I hope to use this as a lesson for myself to accept help if needed. I reluctantly admit I’m a bit independent and prideful, and I don’t often let those outside my close circle know when I could use some help. I’d rather do without and get through it. I know this frustrates my friends and prevents them from feeling of use. As I see my community rising to the occasion with this virus outbreak, I’m choosing to see this as an opportunity of connection. We’re in this together, and I will work on remembering that when the coronavirus threat is over but my MS is still with me.

For more information about the coronavirus:

*Stacie Prada was diagnosed with RRMS in 2008 just shy of 38 years old.  Her blog, “Keep Doing What You’re Doing” is a compilation of inspiration, exploration, and practical tips for living with Multiple Sclerosis while living a full, productive, and healthy life with a positive perspective. It includes musings on things that help her adapt, cope and rejoice in this adventure on earth. Please visit her at 

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The Multiple Sclerosis Association of America (MSAA) is a national nonprofit organization and leading resource for the entire MS community, improving lives today through vital services and support. MSAA provides free programs and services, such as: a Helpline with trained specialists; award-winning publications, including, The Motivator; MSAA’s nationally recognized website, featuring educational videos, webinars, and research updates; a mobile phone app, My MS Manager™; safety and mobility equipment products; cooling accessories for heat-sensitive individuals; MRI funding; My MSAA Community, a peer-to-peer online support forum; MS Conversations blog; a clinical trial search tool; podcasts; and more. For additional information, please visit or call (800) 532-7667.


  • Amy R DeGrand says:

    I also am an MS warrior. I love the fact that those who are not dealing with MS can understand more of what we go through with the concerns about the Corona virus. It is also nice to see that I am not the only one with the independence issues. I am in Michigan and we just had our 1st couple confirmed cases in our state. After having something like MS the other virus and illness are a concern but do not worry me. I will continue to live my current lifestyle and stay focused on living the best life I can, with continuing to wash hands and beware. Thank you for sharing and stay strong my warrior sister.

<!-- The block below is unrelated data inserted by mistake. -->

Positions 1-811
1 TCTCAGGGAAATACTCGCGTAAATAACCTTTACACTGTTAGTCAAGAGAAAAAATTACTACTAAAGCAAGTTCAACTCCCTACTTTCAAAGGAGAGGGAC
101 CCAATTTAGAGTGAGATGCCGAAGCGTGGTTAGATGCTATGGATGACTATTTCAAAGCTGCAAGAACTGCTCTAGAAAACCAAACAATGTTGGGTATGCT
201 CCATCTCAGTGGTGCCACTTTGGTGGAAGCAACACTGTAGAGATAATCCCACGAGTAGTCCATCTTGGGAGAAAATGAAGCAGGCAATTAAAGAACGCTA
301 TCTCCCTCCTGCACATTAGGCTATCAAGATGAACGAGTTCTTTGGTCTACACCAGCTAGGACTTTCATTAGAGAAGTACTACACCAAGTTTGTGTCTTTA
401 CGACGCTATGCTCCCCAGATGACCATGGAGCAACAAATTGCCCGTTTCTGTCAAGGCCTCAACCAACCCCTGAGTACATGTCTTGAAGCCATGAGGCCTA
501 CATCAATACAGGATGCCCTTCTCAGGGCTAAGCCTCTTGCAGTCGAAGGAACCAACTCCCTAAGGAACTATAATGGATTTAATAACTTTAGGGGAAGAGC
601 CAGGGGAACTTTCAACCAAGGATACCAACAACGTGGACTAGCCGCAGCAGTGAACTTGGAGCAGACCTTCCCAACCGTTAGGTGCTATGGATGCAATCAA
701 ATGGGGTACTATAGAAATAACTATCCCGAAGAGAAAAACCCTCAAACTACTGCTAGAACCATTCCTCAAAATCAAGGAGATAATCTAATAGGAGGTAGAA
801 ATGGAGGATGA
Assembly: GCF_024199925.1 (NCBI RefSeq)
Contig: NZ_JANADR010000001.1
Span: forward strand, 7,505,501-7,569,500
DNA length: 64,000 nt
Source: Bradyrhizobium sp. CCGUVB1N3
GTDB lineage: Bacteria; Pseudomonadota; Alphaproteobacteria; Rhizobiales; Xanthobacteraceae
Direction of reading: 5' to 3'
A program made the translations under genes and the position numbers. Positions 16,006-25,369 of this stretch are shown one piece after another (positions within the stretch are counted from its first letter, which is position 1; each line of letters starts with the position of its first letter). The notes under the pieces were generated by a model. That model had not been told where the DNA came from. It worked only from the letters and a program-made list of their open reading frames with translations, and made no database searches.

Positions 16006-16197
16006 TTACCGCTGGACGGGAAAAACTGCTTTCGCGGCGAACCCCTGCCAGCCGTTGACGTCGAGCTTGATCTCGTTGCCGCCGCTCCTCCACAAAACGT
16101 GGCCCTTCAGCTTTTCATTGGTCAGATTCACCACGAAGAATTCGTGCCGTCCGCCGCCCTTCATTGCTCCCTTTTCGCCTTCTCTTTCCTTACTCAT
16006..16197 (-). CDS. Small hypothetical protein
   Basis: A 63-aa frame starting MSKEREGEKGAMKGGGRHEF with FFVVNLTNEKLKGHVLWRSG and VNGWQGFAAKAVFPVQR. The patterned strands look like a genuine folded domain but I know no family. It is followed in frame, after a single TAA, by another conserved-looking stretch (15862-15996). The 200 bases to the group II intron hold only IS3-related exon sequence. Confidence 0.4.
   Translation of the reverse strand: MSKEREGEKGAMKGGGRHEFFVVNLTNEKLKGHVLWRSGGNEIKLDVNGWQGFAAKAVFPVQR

• Stacie Prada says:

      Thank you so much for commenting, Amy! So true that continuing to live life the best you can is a healthy attitude and approach under any circumstances! It feels good to have sisters in this life. Thank you. Take good care! ????

  • Rebecca Boubin says:

    I am in my 25th year of ms. I began using Avonex 20 years ago and have done remarkable on it. Things are now going bad for me with extreme leg pain, dizziness and I have had several falls lately. If I could get someone to point me in the right direction I would be very appreciative. My PCP retired last year and I am having trouble finding a PCP who is willing to prescribe pain medication due to the oxy crisis. Do you have any suggestions for me. I live in Rochester, New York 14618.
    Rebecca Boubin

    • Angel Blair says:

      Hi Rebecca, thank you for reaching out to the MSAA with your comment. I am very sorry to hear of the symptom challenges you are having. I will email you some information directly that I hope can be helpful. Take care, Angel, MSAA Client Services Specialist